Heat Factor: These book goes on the Erotica shelf
Character Chemistry: There’s a cosmic connection, but I don’t always buy it
Plot: Princess Shanyin gets a hot young lord sent to her harem. Power plays (and lots of sex) ensue
Overall: If you’re looking for high-brow reverse-harem erotica with bonus disturbing political machinations set in 5th century China, The Obsession is excellent. If you want the HEA, read the full series—but note that The Enslavement and The Fulfillment are less tightly written.
Here’s what we know, from the historical record, about Princess Shanyin. She was the older sister of Emperor Qianfei (reigned 464–466). The story goes that she told her brother it wasn’t fair that he had a harem and she didn’t, so he gathered together 30 beautiful young men for her. However, she also requested that Chu Yuan, a handsome young lord, be given to her; while the emperor agreed, Yuan refused to have sex with Shanyin during the ten days he spent with her. Emperor Qianfei didn’t last long as emperor, and Shanyin was ordered to commit suicide when Qianfei was assassinated.
Lee takes this story and builds on it, adding a lot of depth to Shanyin’s character—and also adding a lot of sex.
The Obsession follows the general arc of the historical record. The main story takes place during the ten days that Yuan spends in Shanyin’s harem, with her tempting him and him refusing to have penetrative sex with her. (That does not mean that penetrative sex doesn’t happen, because Shanyin has a whole harem of virile young men who are only too willing to cater to her desires.) Shanyin and Yuan are in a major power struggle here as they negotiate their relationship in terms of gender, concubinage, and political maneuvering—and this power struggle plays out in the bedroom in a variety of ways.
The political situation acts as a backdrop to the power plays in the bedroom, as Shanyin’s brother beheads people left and right. In the text, Shanyin attempts to be a calming influence on her brother, but I must admit that she’s not particularly successful—nor does she really care, when push comes to shove. Shanyin cares about her own pleasure, not the infighting of terrible men doing terrible things to each other. Perhaps this is short-sighted, but what Lee does really well is bring us close enough to Shanyin that we understand why she acts the way she does.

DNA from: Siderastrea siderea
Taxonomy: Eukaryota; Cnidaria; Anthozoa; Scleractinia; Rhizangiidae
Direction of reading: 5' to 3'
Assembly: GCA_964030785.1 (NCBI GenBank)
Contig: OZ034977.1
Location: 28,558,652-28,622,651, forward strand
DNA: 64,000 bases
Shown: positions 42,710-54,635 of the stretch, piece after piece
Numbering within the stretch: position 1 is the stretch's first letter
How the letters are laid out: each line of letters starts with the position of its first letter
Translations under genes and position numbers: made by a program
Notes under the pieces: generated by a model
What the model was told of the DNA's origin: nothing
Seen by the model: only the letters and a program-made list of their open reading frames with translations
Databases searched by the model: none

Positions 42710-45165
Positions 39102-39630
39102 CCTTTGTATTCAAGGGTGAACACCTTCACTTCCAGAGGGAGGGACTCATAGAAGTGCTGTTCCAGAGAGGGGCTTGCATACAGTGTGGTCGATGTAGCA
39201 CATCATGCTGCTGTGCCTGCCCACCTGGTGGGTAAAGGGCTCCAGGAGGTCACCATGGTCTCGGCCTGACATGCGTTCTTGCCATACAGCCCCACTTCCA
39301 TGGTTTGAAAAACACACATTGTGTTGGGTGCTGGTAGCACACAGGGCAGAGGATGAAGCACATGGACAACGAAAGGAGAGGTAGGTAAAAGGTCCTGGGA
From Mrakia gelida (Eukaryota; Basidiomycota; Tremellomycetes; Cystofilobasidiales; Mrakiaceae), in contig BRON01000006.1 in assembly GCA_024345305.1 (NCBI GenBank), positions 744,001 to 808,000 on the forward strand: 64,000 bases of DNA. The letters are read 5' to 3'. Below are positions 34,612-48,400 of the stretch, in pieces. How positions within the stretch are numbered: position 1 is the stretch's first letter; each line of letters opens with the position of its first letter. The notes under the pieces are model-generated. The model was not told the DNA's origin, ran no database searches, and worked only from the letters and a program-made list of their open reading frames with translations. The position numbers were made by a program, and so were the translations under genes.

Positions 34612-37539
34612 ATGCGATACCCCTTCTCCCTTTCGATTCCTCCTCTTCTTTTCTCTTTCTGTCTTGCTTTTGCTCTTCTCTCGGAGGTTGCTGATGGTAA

The Obsession is sexy and disturbing as hell. If you’re interested in erotica, it’s a great read.
In The Enslavement and The Fulfillment, Lee moves beyond the historical record to imagine a life for Shanyin after her brother was deposed. Shanyin kind of bounces around, spending time with two of her former concubines, in a brothel, and sold to a wealthy lord. She continues to have lots of sex with different men (and one woman), and does eventually get her non-traditional happily ever after with Yuan. The second and third books in the series are not as tightly plotted as the first, as Shanyin moves with the current from one place to the next, and there’s not the overarching sense of impending disaster that, paired with her battle of seduction of Yuan, really shapes the first book.
A note on the sex writing. On the excellent side, Lee plays around with power and sex in really interesting ways. On the perhaps less excellent side, Shanyin says things like “he parted the outer lips of my sex and stroked in between my petals until my eyes rolled back.” Flower metaphors and discussions of wetness and sexes flooding and phrases like “nether lips” abound.
I absolutely would not recommend these books to everybody, but they’ll definitely stick with me.
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